UC Davis’ unique method to treat humans, pets

ZOË REINHARDT / AGGIE

Veterinary Institute for Regenerative Cures, School of Medicine collaborate to find treatments

By using what they learn from treating companion animals like cats and dogs, the  Veterinary Institute for Regenerative Cures can help the School of Medicine find treatments for diseases like cancer and diabetes that affect humans and animals alike.

The science/medicine industry relies primarily on lab-based studies and then on studies in [mice, rats and rabbits] to test therapies prior to starting human clinical trials,” said Dr. Dori Borjesson, the director of the VIRC. “The problem with these models is they don’t replicate [diseases] that are influenced by genetics, environment, et cetera. The goal of using real diseases in companion animals first is that it can help sort through the drugs with the most promise as dogs, cats, and horses are outbred, like people, and get natural diseases, like people. So, you can run a small trial in naturally-occurring diabetes in dogs, test your candidate therapy and then go into your human trial with more confidence and an increased likelihood of success.”

The VIRC conducts clinical trials in a way that is similar to how clinical trials are conducted with humans. Rather than inducing the disease, the doctors try to treat an animal that already has the disease. This is fundamentally different from conducting a clinical trial on experimental animals where the animals are induced with the disease and then hopefully cured.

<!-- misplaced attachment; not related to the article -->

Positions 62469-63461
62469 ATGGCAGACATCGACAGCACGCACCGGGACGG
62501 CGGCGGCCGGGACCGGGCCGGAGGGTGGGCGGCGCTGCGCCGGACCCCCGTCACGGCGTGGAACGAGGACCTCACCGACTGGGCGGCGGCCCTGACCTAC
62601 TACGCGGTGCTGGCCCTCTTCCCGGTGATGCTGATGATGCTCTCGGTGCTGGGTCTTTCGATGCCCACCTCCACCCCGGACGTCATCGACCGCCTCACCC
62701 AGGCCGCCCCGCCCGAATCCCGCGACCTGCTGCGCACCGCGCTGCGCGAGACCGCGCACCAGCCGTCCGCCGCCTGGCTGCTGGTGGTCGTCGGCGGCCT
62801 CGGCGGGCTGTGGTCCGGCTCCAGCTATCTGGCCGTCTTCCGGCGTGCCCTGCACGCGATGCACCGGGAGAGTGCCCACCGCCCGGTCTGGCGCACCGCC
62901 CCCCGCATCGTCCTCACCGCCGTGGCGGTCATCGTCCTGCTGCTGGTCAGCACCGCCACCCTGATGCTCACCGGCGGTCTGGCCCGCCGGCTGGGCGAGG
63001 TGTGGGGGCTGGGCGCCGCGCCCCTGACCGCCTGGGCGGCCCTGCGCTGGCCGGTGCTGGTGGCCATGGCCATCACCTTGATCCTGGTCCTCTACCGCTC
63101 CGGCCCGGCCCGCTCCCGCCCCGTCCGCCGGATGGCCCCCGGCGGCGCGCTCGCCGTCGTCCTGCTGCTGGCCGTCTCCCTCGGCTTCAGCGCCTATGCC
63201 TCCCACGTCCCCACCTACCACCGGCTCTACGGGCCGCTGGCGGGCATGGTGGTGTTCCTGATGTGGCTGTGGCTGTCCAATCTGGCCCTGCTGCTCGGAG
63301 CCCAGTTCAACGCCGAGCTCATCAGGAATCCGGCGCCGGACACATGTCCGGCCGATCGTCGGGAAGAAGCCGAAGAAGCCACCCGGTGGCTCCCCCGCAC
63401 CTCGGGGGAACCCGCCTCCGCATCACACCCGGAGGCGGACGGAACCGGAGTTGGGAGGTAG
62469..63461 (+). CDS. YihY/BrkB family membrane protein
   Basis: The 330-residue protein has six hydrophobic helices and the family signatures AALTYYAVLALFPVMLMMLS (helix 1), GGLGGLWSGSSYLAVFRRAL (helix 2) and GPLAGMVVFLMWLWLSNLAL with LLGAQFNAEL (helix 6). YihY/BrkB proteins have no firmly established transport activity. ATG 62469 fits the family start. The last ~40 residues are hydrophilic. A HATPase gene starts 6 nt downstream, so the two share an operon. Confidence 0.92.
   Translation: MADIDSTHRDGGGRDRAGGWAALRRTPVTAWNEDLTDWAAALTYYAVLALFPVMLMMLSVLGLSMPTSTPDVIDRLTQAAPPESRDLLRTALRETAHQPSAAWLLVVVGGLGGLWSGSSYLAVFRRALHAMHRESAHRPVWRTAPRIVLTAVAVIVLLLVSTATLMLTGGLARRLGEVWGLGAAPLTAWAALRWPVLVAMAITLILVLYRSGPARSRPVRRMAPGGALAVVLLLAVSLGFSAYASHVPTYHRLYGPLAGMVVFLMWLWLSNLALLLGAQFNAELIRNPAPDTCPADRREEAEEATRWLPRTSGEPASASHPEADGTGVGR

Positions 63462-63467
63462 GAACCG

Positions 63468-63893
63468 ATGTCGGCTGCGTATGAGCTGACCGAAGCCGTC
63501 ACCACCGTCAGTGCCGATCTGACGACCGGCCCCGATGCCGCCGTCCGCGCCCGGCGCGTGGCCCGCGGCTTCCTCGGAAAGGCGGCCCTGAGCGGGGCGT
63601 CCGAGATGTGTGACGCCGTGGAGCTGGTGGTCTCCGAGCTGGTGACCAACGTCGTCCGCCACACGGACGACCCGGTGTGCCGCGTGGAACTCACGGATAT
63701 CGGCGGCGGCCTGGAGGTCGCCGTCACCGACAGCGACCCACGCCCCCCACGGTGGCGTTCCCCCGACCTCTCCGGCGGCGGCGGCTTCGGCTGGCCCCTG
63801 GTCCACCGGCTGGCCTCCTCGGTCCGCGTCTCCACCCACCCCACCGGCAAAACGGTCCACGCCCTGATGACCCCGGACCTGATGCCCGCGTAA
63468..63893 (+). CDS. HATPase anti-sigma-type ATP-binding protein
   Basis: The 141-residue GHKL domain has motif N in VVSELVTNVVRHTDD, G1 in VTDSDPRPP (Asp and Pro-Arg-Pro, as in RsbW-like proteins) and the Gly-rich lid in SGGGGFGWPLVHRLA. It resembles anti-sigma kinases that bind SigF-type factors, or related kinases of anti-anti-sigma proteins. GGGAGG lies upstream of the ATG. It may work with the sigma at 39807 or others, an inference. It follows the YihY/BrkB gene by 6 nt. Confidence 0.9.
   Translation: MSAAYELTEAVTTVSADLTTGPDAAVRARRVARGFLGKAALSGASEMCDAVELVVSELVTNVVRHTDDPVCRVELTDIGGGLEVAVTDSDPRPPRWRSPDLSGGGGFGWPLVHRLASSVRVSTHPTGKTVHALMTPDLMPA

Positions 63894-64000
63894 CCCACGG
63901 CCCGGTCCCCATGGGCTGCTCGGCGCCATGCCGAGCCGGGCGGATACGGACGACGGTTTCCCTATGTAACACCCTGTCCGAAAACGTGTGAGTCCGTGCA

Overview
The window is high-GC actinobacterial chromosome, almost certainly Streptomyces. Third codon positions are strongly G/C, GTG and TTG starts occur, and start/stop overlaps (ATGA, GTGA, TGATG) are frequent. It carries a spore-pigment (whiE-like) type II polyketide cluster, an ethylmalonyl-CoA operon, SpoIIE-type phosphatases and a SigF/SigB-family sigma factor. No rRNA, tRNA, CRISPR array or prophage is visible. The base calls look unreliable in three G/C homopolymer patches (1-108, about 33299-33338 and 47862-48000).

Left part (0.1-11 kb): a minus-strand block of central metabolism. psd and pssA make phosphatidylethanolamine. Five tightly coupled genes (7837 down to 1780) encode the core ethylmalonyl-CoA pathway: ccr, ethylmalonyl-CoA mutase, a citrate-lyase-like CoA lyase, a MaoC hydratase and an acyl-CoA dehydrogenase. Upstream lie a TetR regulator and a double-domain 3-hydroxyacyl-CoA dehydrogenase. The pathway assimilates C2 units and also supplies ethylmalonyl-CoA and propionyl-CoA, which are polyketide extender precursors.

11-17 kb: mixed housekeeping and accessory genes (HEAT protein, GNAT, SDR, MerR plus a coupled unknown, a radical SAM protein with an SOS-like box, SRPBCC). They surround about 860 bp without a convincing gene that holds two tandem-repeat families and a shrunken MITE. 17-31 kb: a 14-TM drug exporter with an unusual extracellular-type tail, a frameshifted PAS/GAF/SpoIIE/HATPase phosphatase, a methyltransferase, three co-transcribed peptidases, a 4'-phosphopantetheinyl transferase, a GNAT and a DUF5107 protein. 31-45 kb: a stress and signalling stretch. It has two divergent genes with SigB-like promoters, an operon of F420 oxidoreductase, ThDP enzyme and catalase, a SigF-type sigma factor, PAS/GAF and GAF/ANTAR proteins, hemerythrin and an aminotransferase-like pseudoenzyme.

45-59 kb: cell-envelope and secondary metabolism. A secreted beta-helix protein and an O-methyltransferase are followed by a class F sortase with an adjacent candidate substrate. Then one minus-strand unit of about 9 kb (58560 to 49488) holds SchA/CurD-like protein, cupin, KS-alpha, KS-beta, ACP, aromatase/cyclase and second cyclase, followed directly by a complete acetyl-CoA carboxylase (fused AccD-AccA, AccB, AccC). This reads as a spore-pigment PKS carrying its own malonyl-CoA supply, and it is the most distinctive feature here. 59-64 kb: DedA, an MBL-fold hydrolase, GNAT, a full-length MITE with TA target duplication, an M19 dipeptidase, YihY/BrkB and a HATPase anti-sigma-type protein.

Dr. Boaz Arzi is currently conducting a clinical trial for a potential treatment for feline chronic gingivostomatitis and is applying what he has learned to a potential treatment for oral lichen planus in humans. He makes it very clear that while there are potential benefits for humans, the main goal is to find a treatment for the pets.

“When we start the clinical trial, we don’t do it because it’s good for humans,” said Arzi. We do it because it’s good for pets. And [if we’re successful…] we start looking for treatments in humans.”

Humans and companion animals share the same cells and similar genetics, so the cause of the disease and the response toward the disease are often alike. One of the main areas of research is a treatment for cancer.

Regarding cancer, much has been learned from rodent models. Recent breakthroughs in the field of cancer immunotherapy have further generated interest in pet cats and dogs as models because they have competent immune systems,” said Dr. Robert Rebhun, an associate professor and associate researcher in Surgical & Radiological Science at the Center for Companion Animal Health. “What is really exciting is that these studies have the potential to benefit not only humans, but also our beloved pets.”

 

Written by: Kriti Varghese — science@theaggie.org